Wednesday, January 24, 2007

The hiatus extends


Dear JIS Topics reader,

You may have noticed that what started as a holiday hiatus from blogging has lingered. I've decided to take a more permanent break from daily posting. Honestly, my family needs more of my attention at the moment. And honestly, JIS Topics didn't work out as I had hoped. There wasn't a return on investment, so to speak, that justified the proverbial blood, sweat and tears (other than that I learned a great deal about education policy from great thinkers who write for newspapers, magazines, ed-policy organizations, and blogs).

So I'm hanging up my blogger hat.

Thank you so much to you for stopping by to JIS Topics, and if you shared a comment or two during its run, you have my deepest appreciation. Dialogue is one of the best ways to grow as a thinker because it requires thoughtfulness, empathy, and consideration of both sides of an issue. I learned so much from those who commented on JIS Topics.

And if you're not an educator or policy maker but would like to stay on top of the issues, opinions and dilemmas in education, then may I suggest that you sign up for a Bloglines account. Bloglines lets you set up a virtual mailbox, which will collect and display the daily feeds of blogs and news outlets that you choose.

To give you an idea of how it works, here's my Bloglines "mailbox," into which I receive daily news from 32 different education news sources. It takes me about 15 minutes a day to read through the postings, (sometimes longer if it's a busy news day). These are 15 minutes well spent, as I get to read and consider the thinking of the best minds in education, including:

  • Ken DeRosa at D-Ed Reckoning (amazing writer and no-nonsense guy)
  • Alexander Russo at This Week in Education (a big gun)
  • Andrew Rotherham (aka "The Eduwonk" -- and a potential candidate for the Secretary of Education post in the future)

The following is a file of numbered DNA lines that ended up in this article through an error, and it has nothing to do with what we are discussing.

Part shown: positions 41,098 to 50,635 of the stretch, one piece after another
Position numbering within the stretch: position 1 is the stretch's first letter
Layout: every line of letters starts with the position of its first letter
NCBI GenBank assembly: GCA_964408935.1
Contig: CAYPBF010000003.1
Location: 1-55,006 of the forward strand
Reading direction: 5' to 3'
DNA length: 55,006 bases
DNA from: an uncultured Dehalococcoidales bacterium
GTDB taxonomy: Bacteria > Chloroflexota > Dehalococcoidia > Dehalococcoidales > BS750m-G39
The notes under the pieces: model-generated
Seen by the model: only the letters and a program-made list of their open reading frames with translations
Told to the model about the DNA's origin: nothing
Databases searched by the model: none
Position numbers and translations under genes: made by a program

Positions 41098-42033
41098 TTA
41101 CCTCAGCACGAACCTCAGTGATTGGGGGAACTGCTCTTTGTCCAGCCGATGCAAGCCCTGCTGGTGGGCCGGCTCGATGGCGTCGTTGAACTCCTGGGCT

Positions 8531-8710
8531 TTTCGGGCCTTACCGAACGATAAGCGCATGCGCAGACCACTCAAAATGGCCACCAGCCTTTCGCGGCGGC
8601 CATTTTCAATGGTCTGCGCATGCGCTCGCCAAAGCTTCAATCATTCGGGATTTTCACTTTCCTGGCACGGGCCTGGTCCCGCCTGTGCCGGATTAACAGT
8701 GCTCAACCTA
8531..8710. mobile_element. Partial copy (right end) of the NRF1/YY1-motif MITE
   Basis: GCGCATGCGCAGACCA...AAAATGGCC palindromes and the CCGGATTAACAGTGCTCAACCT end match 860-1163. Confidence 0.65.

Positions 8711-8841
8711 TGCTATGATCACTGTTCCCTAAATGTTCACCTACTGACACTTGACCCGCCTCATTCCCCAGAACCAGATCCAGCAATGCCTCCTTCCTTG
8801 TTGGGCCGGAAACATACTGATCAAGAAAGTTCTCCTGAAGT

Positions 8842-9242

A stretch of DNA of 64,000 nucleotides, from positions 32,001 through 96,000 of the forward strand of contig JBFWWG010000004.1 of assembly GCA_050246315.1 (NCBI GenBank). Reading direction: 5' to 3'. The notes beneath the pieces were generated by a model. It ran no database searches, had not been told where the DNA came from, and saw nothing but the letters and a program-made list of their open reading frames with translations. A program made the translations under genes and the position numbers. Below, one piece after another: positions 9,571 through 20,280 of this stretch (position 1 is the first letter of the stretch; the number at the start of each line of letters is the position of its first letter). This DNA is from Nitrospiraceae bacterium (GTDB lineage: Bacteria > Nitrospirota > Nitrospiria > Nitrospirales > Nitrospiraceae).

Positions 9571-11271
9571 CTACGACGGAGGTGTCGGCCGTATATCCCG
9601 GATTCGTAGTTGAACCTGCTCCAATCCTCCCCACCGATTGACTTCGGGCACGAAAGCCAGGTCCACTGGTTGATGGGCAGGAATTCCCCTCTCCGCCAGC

• Ms. Cornelius and TMAO, two teacher-bloggers recognized by Jay Mathews (the Washington Post's education guru) as among the best in the blogosphere. Both have brought tears and goosebumps with their postings
  • Joanne Jacobs, a fantastic journalist who's chronicled the journey of struggling schools trying to go from bad to great
  • The anonymous Education Wonks, the grand-poobah of the weekly Carnival of Education
  • Ryan Boots, the smart, thoughtful writer and editor at Edspresso.com
  • The team of writers at Kitchen Table Math -- the site that inspired me to dive into the world of blogging.
If you have a child at the Jakarta International School, I encourage you to review the new online curriculum pages available through the JIS ParentNet. The school has worked hard to get this information on the internet, and it's worth your effort to take advantage of its work by learning what your children are studying.

If you're from (or will be moving to) the United States, you can compare the JIS curriculum standards and benchmarks to those being used in your state. You'll find a complete listing of state standards at this website. It can be an eye-openning experience to see what your kids' friends back in the States are learning. (But remember, not all standards are created equal. The Fordham Foundation analyzed standards from all 50 states, and named only three as outstanding. I use those states -- California, Maryland, and Indiana -- as my gold standard.)

So thanks again for your support and kind words over the past 10 months. I'll continue to advocate for better education on behalf of all children, and I hope you will too, in your own ways.

As they say in Holland, Tot Ziens....

UPDATE: Shortly after hanging up my blogger hat, the van Tilburg family gave up on the Jakarta International School. We decided to "put our money where our mouth is," and leave a country that we love deeply in search of a stronger educational experience for our two children.

We moved to Singapore so that our kids could attend the Singapore American School. SAS is not perfect (no school is!), but it's been a good move for the kids. We're very cognizant that our decision to move isn't an option for very many expats. We were very lucky. But as I've said innumerable times on this blog -- getting a good education shouldn't come down to luck. It should be something that every family can depend on, no matter where they live.